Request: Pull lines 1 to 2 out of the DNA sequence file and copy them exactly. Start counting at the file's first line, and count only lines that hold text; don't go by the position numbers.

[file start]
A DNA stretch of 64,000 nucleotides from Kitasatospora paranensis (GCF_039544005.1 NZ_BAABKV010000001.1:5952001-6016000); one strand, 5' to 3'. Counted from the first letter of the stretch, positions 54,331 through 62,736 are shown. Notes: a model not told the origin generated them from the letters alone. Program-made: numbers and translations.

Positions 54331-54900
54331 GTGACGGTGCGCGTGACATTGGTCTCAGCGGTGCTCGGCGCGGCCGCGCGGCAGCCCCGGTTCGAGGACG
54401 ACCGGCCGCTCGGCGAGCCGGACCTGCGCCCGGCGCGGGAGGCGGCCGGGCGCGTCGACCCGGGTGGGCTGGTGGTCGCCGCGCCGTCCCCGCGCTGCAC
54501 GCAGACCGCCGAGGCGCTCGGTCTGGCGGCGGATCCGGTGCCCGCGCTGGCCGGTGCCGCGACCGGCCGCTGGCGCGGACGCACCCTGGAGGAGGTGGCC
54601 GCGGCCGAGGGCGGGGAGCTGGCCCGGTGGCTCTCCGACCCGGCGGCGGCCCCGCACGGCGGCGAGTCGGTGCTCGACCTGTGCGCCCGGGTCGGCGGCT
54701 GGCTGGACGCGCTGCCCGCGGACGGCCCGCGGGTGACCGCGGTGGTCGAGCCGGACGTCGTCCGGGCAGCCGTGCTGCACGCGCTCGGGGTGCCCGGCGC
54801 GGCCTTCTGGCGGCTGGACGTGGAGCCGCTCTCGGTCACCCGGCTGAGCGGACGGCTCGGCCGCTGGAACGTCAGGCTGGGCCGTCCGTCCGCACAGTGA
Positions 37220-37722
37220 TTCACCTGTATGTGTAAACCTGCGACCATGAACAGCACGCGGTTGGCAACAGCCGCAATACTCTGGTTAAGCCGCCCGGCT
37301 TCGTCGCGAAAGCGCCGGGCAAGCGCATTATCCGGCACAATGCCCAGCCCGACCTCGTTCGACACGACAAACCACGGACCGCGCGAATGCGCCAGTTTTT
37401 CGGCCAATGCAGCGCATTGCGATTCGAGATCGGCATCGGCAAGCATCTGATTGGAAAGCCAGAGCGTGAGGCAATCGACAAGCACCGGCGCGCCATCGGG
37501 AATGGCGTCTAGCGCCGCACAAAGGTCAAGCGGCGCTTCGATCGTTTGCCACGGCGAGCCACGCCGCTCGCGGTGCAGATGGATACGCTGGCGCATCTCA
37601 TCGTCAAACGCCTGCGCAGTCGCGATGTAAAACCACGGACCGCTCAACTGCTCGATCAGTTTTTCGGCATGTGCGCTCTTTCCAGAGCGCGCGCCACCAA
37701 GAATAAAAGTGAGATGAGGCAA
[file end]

A DNA stretch of 64,000 nucleotides from Kitasatospora paranensis (GCF_039544005.1 NZ_BAABKV010000001.1:5952001-6016000); one strand, 5' to 3'. Counted from the first letter of the stretch, positions 54,331 through 62,736 are shown. Notes: a model not told the origin generated them from the letters alone. Program-made: numbers and translations.

Positions 54331-54900